had no window capabilities.


We had a seperate punch press that punched out the window


and then we took that punched out blank to a patching machine,


and placed the, at that time, glassine patch onto the blank


and then we put blank with a hump in it where


the window was into the feed of the little folding machine and we folded the envelope.


My father was convinced that there was a way to do both operations,


the window and the folding, in one operation.


And so he went to Germany.


And visualize this if you will,


in the office of the President to the machinery company Winkler and Dunnebier,


it happened to have a very high ceiling, and so he had


the engineers put paper all over the wall,


and then there were two ladders, one on each side,


and he would described to the engineers how he wanted


to fit a patching mechanism into the folding machine,


which had never been done before.


The result was, that the engineers thought this was a great idea,


Mr. Winkler of Winkler and Dunnebier was very enthusiastic about it.


And with a matter of few months, they made that happen


and they shipped the machine over to Kansas City so that it could be tested.


And today believe it or not, though we have obviously much higher speeds,


we do things in a higher speed environment, new gearing,


new vacuum, etc., exactly the same method of applying and gumming the window,


takes place today, as did many, many years ago.

Tension – The Beginnings

By the age of 24, William J Berkowitz was already an accomplished businessperson and entrepreneur. Little did he know that his decision to sell advertising novelties would ultimately shape the future of the envelope industry and Tension Corporation.

Refer to caption
Tension Founder William J Berkowitz

The young William J Berkowitz grew up in Pennsylvania, finishing his public school education in Pittsburgh. Upon graduation, he went into his family’s clothing business which had been established years earlier by his father, a German immigrant.

He soon broke out on his own selling advertising novelties such as pens, pencils and paperweights. This business was so successful he was able to invest, bit by bit, in real estate. However one day he made a “serious mistake,” according to his grandson, Bert Berkley. “He signed a promissory note for a friend. The friend went bankrupt, and because we like to say that “integrity” was my grandfather’s middle name, he sold his real estate to cover the debt.” Later, as the family lore goes, his real estate plots would be developed into what is now known as the Golden Triangle of downtown Pittsburgh, Pennsylvania.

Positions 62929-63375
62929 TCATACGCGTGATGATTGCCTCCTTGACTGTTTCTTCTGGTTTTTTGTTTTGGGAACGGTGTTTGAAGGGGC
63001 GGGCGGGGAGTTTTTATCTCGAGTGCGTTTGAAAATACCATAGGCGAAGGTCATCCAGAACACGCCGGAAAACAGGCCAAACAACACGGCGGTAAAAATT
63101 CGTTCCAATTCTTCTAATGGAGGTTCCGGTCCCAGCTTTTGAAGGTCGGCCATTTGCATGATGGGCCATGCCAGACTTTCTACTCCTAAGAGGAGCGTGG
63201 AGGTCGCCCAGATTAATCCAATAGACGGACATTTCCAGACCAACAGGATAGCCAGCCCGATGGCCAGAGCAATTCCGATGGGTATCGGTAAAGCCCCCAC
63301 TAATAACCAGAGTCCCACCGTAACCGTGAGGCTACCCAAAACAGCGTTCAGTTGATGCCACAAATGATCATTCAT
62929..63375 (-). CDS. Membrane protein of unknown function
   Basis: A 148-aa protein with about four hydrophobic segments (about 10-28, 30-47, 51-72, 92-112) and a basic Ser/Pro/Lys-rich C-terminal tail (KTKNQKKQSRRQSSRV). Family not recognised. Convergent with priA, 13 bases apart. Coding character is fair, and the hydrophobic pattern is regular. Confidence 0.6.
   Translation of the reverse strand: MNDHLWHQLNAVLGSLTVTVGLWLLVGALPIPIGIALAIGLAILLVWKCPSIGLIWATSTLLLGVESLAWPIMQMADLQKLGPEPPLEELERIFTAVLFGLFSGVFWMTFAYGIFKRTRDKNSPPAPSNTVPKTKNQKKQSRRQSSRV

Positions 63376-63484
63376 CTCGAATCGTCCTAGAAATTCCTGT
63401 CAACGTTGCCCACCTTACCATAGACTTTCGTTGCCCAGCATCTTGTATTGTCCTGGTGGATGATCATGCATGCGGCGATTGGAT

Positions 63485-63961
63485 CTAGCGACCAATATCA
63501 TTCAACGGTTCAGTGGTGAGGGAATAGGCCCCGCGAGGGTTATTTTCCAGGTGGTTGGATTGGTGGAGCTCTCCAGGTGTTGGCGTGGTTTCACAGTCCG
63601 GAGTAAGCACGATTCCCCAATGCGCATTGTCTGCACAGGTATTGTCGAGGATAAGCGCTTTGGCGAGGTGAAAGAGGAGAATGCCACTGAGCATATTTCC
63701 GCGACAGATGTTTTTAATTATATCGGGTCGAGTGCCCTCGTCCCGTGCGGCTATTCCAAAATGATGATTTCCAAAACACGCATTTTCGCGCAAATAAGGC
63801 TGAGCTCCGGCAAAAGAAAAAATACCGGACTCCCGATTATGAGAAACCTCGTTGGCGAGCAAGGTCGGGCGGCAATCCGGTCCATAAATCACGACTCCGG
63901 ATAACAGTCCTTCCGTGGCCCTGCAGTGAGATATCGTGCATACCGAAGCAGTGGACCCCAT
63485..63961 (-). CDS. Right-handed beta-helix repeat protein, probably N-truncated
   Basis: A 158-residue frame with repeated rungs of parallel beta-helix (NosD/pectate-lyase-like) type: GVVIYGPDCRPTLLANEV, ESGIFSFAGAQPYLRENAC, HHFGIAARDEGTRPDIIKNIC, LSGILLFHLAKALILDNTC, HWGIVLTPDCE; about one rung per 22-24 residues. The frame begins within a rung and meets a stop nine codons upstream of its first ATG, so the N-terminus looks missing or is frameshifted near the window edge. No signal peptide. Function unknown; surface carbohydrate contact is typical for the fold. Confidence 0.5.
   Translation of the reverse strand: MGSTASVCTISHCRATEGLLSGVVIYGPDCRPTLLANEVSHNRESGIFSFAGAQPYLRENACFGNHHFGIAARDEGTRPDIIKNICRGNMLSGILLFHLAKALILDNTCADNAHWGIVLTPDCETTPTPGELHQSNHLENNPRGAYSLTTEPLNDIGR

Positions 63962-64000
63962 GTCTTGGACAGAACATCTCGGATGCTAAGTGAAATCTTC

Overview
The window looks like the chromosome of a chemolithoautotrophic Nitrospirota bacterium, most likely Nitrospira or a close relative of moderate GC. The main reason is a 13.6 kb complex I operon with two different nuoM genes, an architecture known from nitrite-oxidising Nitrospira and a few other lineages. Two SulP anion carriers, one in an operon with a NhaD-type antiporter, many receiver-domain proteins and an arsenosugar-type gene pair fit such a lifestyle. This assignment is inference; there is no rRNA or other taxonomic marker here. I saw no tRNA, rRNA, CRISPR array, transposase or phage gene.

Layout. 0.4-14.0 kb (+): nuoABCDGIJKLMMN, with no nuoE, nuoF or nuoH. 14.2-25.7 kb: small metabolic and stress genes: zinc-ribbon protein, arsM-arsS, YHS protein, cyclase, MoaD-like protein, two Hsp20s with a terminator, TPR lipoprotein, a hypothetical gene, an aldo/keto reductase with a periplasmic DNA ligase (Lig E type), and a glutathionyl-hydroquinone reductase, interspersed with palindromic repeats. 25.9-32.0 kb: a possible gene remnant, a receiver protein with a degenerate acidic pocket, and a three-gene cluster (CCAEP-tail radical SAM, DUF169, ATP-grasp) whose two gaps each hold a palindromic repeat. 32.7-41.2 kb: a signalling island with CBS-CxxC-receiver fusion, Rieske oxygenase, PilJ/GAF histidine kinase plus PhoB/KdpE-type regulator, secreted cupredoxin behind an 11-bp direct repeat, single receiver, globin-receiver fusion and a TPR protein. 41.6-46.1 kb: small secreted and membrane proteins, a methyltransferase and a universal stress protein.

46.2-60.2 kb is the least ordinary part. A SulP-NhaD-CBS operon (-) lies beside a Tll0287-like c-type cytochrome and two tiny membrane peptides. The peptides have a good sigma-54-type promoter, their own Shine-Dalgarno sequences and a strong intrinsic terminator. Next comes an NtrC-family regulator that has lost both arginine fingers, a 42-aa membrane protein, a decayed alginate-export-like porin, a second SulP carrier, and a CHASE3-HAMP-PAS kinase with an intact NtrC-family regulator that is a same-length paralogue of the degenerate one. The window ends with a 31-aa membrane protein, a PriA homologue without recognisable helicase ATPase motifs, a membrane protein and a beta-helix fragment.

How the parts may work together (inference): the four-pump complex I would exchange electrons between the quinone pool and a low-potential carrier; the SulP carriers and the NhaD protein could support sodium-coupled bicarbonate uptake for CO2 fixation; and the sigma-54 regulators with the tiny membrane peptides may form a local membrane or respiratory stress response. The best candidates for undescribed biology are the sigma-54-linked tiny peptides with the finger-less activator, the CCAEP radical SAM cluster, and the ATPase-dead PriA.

Shortly after selling his properties, William moved to Kansas City, Missouri, where several of his brothers already lived. He worked at the law firm of Lathrop, Smith & Marrow in 1884, studied at night, and clerked over the weekends. William found himself increasingly interested in business, so he decided to leave the law profession and join his younger brother, Maurice.

On March 17, 1886, William and his brother founded a new business, Berkowitz & Company Printers. William J Berkowitz was adept at recognizing what was needed in the marketplace, and became the primary business solicitor. He was often described as being an excellent judge of human nature and found it easy to deliver his customers’ requests.  He started selling envelopes and printing, and, again, he found himself selling advertising novelties and items that were personalized with a company name or logo printed on them, as that was the business he knew in Pittsburgh.

The Berkowitz brothers were astute businesspeople. Seeing a void in the marketplace, they began to manufacture envelopes in 1890, which immediately proved profitable. Although other printers existed in Kansas City, Berkowitz & Company appeared to be the only one making envelopes. Their letterhead stated: “Berkowitz & Co. Printers and importers and manufacturer of Advertising Novelties for every business and Manufacturer of Envelopes of every grade and color,” although these envelopes of “every grade and color” were all one size and produced by hand.

Refer to caption
Berkowitz & Company, shown here during the 1890s in Kansas City, Missouri.

In 1894, the company brought the first envelope-folding machine as far west as Kansas City. And in about 1896, the envelope business had grown so rapidly that Berkowitz & Company gradually withdrew from the general printing business to concentrate on the production of envelopes. By 1901, the company focused solely on manufacturing envelopes and changed its name to Berkowitz Envelope Company.

The company was expanding, and William J Berkowitz’s sons, E.B. and Walter, joined the business as young teenagers.

E.B. Berkowitz would eventually go on to lead the business showing expertise in management as well as in manufacturing. Initially E.B. was in sales, yet had a natural proclivity toward the manufacturing side of business and was described as a mechanical genius. Eventually he began to focus on machine designs and processes to improve the production of envelopes. E.B. was awarded Tension’ first patent for a shirt-packaging envelope made on custom-designed equipment, which was issued in 1909.

Walter entered the company as a salesperson in 1906 at the age of 14, working in the morning and going to school in the afternoon. Walter was a natural salesperson and eventually was in charge of sales and was secretary/treasurer of the company.

Influence on the Envelope Industry

The Berkowitz, now Berkley, family has long been dedicated to the envelope industry and this continues today. From its earliest involvement in the industry, Tension’s philosophy is that the envelope is more than a carrier of paper. It creates a positive brand image, carries an important message, helps sell a product or service, and can facilitate bill payment.